In certain embodiments, suitable hydrophilically modified polymers may be formed by additional hydrophilic modification, for example, to introduce branching or to increase the degree of branching, of a hydrophilic polymer. The hydrophilic polymers suitable for forming the hydrophilically modified polymers used in the present invention should be capable of reacting with hydrophilic compounds. In certain embodiments, suitable hydrophilic polymers include, homo-, co-, or terpolymers, such as, but not limited to, polyacrylamides, polyvinylamines, poly(vinylamines/vinyl alcohols), and alkyl acrylate polymers in general. Additional examples of alkyl acrylate polymers include, but are not limited to, polydimethylaminoethyl methacrylate, polydimethylaminopropyl methacrylamide, poly(acrylamide/dimethylaminoethyl methacrylate), poly(methacrylic acid/dimethylaminoethyl methacrylate), poly(2-acrylamido-2-methyl propane sulfonic acid/dimethylaminoethyl methacrylate), poly(acrylamide/dimethylaminopropyl methacrylamide), poly(acrylic acid/dimethylaminopropyl methacrylamide), and poly(methacrylic acid/dimethylaminopropyl methacrylamide). In certain embodiments, the hydrophilic polymers comprise a polymer backbone and reactive amino groups in the polymer backbone or as pendant groups, the reactive amino groups capable of reacting with hydrophilic compounds. In some embodiments, the hydrophilic polymers comprise dialkyl amino pendant groups. In some embodiments, the hydrophilic polymers comprise a dimethyl amino pendant group and at least one monomer comprising dimethylaminoethyl methacrylate or dimethylaminopropyl methacrylamide. In other embodiments, the hydrophilic polymers comprise a polymer backbone comprising polar heteroatoms, wherein the polar heteroatoms present within the polymer backbone of the hydrophilic polymers include, but are not limited to, oxygen, nitrogen, sulfur, or phosphorous. Suitable hydrophilic polymers that comprise polar heteroatoms within the polymer backbone include homo-, co-, or terpolymers, such as, but not limited to, celluloses, chitosans, polyamides, polyetheramines, polyethyleneimines, polyhydroxyetheramines, polylysines, polysulfones, gums, starches, and derivatives thereof. In one embodiment, the starch is a cationic starch. A suitable cationic starch may be formed by reacting a starch, such as corn, maize, waxy maize, potato, tapioca, and the like, with the reaction product of epichlorohydrin and trialkylamine.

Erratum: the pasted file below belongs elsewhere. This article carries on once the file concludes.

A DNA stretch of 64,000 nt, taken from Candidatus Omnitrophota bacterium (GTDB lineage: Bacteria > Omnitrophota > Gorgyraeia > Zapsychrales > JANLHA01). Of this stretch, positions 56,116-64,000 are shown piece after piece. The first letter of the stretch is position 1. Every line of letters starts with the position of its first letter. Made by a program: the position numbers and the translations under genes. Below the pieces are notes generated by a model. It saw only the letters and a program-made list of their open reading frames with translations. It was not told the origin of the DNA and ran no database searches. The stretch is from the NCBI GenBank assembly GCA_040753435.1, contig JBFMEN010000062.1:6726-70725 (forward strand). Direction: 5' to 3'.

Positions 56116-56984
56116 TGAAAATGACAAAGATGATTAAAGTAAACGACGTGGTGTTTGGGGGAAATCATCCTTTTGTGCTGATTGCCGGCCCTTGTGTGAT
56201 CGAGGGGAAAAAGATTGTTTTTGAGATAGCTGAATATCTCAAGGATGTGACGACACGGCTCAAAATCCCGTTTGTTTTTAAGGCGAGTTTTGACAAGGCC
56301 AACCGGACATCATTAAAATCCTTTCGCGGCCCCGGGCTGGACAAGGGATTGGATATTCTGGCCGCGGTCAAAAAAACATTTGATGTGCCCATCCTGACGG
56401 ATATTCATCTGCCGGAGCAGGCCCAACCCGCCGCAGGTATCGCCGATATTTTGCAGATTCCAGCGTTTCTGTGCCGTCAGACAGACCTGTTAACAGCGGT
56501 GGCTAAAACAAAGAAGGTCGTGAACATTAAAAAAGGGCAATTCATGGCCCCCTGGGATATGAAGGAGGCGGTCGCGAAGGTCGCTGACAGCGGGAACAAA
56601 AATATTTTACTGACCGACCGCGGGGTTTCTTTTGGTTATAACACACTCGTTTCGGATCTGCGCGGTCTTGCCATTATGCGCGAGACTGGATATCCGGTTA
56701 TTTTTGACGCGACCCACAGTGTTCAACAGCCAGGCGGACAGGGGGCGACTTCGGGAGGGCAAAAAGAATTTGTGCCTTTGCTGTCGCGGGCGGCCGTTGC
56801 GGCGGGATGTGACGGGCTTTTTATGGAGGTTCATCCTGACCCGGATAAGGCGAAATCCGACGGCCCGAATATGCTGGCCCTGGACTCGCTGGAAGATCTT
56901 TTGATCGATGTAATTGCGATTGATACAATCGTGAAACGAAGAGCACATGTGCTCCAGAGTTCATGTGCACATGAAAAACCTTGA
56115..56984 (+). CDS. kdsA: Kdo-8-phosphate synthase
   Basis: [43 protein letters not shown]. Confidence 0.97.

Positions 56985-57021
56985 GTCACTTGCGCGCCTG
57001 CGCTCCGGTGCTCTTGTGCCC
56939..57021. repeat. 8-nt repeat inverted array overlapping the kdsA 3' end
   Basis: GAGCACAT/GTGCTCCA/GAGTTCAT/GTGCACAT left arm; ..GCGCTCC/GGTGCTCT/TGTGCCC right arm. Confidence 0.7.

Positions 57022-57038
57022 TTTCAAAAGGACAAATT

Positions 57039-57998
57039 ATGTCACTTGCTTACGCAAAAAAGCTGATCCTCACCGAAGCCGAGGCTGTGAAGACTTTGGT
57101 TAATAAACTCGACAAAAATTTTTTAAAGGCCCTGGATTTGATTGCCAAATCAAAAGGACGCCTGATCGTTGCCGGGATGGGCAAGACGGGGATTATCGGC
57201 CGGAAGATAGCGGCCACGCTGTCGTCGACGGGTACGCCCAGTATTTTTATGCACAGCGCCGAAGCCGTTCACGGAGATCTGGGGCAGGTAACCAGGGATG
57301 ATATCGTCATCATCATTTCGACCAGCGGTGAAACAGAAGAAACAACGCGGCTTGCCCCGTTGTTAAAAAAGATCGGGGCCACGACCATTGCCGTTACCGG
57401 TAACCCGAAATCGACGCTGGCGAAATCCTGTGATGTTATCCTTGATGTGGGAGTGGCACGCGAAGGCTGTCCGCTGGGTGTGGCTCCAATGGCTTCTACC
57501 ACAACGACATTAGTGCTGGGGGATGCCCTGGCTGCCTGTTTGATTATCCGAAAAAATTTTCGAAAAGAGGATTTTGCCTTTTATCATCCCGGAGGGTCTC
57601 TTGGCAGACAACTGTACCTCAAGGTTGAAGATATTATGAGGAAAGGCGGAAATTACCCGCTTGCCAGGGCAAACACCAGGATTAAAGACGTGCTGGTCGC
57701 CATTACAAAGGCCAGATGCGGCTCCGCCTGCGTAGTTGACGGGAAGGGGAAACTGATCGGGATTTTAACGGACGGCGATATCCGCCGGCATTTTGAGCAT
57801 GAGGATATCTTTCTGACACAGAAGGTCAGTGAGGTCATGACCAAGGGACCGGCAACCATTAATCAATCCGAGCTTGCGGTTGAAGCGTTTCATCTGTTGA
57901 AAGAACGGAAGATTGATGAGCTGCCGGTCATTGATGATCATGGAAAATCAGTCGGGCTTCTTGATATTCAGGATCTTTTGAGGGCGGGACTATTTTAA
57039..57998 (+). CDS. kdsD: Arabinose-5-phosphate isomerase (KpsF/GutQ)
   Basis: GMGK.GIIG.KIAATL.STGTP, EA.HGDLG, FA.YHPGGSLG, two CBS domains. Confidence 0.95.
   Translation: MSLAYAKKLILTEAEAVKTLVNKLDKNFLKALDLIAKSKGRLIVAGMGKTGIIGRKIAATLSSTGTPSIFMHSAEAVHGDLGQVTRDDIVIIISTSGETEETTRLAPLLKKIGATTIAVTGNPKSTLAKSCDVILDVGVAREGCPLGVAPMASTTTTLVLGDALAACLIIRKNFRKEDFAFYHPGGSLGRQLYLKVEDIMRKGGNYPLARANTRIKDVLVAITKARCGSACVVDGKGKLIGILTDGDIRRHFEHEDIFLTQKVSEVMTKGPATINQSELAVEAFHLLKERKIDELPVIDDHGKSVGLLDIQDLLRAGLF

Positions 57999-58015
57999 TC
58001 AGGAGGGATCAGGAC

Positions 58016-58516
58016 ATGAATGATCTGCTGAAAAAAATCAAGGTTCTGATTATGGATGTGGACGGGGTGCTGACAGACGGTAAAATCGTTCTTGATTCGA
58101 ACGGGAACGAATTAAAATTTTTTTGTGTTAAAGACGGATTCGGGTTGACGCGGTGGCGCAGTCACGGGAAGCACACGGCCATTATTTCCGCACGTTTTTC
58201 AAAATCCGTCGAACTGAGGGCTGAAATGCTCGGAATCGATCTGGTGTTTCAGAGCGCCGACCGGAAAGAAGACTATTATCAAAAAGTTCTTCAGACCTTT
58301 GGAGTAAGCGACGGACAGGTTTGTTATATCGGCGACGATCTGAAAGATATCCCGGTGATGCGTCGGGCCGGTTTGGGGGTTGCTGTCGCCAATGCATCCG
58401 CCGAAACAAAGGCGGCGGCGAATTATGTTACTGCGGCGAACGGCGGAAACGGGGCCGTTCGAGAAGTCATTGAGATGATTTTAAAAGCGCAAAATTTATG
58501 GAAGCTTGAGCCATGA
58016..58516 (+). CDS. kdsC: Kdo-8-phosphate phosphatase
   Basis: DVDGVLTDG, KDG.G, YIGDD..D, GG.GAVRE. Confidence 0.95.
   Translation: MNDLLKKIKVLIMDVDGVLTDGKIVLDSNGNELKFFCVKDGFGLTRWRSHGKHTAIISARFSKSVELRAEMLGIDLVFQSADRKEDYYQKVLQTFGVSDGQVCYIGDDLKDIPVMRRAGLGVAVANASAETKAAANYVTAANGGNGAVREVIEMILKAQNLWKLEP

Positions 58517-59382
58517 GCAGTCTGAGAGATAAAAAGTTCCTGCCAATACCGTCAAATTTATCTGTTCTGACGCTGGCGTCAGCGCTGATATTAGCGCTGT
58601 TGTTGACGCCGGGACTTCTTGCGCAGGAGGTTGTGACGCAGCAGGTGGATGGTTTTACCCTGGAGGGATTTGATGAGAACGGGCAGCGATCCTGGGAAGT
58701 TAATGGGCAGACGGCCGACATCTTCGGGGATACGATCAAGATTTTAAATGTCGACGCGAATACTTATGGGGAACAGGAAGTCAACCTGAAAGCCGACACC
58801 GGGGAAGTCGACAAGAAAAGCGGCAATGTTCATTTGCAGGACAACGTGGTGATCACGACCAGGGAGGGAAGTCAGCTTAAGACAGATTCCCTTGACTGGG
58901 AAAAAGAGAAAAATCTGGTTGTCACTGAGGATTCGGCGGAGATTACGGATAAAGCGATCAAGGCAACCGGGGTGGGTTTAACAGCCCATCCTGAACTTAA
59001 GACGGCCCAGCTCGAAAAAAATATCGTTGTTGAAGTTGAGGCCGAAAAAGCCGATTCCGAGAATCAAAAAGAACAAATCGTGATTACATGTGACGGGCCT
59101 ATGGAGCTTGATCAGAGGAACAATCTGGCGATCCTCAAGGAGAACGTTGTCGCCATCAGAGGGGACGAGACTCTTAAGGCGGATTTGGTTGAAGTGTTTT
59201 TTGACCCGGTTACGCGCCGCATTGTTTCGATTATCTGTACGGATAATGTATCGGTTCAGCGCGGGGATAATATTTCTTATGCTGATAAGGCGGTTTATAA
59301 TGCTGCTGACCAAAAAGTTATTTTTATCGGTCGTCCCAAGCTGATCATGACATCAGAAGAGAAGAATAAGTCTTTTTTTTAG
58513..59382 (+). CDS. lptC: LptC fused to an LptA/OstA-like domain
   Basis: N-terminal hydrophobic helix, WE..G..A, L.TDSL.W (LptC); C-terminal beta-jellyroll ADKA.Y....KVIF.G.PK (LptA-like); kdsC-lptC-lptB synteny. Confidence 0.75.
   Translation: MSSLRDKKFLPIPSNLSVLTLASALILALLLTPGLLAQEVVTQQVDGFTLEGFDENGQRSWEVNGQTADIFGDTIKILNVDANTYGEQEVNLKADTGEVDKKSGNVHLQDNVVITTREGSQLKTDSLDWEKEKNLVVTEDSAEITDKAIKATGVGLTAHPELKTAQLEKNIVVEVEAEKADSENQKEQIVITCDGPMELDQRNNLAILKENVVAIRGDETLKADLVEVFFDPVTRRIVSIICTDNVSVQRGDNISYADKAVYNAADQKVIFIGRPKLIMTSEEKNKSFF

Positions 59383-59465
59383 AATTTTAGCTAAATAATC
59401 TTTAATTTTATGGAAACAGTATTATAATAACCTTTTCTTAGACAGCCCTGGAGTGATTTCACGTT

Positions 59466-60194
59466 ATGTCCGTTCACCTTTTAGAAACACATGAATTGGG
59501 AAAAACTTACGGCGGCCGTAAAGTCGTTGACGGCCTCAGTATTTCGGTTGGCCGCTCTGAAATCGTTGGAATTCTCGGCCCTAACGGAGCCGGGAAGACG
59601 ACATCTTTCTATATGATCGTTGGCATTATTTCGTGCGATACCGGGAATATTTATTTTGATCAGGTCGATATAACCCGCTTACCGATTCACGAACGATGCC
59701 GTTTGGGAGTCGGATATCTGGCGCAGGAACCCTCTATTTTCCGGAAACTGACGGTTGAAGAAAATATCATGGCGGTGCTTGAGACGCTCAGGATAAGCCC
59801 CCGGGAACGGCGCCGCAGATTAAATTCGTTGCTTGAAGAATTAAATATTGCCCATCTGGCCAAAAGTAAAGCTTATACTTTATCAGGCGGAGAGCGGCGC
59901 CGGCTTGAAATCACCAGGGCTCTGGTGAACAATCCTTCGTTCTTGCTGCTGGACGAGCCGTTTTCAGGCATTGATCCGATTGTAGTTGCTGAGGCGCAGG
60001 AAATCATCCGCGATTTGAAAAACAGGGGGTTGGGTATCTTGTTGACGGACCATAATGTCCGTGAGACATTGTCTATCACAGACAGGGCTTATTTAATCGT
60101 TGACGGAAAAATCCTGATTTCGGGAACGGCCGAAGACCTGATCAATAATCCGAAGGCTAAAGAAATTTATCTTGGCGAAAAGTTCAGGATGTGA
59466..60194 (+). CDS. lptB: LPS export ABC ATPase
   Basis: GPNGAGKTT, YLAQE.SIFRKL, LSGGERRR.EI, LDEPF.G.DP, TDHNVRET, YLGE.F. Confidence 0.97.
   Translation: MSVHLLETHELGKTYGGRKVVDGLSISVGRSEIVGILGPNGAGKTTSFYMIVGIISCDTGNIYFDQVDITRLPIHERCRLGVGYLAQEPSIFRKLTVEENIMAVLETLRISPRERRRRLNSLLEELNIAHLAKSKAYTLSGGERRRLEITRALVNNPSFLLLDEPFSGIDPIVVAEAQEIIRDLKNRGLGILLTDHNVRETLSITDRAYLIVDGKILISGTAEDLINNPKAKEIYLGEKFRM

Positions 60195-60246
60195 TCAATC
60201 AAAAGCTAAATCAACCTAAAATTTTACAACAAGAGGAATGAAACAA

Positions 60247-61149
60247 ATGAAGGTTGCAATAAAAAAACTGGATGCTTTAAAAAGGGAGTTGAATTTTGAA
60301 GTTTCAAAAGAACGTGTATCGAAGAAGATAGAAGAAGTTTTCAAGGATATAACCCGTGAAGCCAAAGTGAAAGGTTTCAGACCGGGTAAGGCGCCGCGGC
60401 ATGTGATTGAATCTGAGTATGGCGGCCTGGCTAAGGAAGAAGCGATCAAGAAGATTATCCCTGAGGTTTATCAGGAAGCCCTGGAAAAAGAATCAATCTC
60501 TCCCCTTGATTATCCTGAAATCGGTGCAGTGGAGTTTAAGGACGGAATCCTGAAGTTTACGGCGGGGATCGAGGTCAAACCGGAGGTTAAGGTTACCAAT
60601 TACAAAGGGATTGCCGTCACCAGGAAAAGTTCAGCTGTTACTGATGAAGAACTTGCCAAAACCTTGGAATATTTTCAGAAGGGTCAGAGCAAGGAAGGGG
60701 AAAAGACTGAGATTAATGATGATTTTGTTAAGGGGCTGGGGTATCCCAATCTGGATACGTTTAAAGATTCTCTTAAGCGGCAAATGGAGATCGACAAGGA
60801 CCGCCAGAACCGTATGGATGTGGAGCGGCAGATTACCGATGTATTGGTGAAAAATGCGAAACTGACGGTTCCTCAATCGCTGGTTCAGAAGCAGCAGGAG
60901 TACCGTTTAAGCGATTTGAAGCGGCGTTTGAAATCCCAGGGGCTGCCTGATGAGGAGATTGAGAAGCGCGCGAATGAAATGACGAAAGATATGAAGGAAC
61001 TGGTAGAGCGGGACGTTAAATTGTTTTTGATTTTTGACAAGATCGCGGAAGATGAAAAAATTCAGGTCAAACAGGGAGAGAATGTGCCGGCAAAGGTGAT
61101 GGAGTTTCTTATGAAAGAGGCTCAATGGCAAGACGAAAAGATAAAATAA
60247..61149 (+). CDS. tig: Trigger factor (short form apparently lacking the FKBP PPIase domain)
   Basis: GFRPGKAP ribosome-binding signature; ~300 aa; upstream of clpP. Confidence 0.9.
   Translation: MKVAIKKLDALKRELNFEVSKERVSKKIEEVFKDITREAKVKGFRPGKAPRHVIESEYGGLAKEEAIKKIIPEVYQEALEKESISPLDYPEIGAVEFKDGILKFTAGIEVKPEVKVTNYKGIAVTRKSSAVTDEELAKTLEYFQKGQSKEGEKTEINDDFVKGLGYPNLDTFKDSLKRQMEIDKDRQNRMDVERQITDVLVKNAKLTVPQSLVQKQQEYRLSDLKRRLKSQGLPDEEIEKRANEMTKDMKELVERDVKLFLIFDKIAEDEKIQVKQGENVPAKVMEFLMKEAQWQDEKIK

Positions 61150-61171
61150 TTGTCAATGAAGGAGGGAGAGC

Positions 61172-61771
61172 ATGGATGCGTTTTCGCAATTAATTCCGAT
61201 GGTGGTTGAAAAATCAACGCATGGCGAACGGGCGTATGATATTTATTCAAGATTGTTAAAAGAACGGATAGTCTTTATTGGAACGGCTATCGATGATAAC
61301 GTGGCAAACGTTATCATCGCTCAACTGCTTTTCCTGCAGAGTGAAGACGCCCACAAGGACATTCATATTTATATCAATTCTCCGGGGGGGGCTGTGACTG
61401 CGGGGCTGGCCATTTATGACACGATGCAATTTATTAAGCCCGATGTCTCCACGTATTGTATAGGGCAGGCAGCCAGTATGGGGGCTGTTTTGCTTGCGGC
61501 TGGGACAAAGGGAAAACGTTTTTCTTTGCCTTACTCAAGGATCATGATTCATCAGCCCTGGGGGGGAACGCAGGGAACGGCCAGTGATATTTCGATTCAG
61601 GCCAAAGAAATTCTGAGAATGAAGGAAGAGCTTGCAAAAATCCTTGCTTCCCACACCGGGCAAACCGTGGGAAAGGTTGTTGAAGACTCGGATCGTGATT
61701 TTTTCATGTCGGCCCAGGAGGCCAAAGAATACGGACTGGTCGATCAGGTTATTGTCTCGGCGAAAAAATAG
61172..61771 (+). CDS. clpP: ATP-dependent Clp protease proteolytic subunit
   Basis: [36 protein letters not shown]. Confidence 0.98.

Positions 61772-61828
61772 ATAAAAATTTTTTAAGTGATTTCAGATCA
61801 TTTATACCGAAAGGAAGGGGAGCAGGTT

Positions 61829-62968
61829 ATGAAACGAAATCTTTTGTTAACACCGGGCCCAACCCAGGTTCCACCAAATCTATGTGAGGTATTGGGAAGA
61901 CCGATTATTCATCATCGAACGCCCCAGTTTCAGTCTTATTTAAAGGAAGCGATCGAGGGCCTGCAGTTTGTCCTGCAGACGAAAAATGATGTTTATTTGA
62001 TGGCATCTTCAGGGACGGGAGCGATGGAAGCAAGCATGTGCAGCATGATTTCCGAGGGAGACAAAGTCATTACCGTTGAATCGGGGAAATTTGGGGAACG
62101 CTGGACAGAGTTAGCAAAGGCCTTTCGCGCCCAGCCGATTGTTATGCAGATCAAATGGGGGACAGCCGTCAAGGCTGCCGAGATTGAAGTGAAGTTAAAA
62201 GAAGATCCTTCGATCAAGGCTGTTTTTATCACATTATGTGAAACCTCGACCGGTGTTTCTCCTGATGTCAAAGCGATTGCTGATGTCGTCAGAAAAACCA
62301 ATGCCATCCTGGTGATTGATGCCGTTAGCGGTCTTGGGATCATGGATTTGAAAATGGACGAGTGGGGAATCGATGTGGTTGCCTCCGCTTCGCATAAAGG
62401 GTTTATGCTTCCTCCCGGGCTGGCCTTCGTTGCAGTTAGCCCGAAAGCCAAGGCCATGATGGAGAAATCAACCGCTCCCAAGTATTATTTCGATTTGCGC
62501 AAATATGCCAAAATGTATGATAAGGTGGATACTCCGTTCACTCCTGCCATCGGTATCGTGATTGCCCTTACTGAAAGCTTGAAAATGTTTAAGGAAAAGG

The hydrophilic compounds suitable for reaction with the hydrophilic polymers include polyethers that comprise halogens, sulfonates, sulfates, organic acids, and organic acid derivatives. Examples of suitable polyethers include, but are not limited to, polyethylene oxides, polypropylene oxides, and polybutylene oxides, and copolymers, terpolymers, and mixtures thereof. In some embodiments, the polyether comprises an epichlorohydrin-terminated polyethylene oxide methyl ether.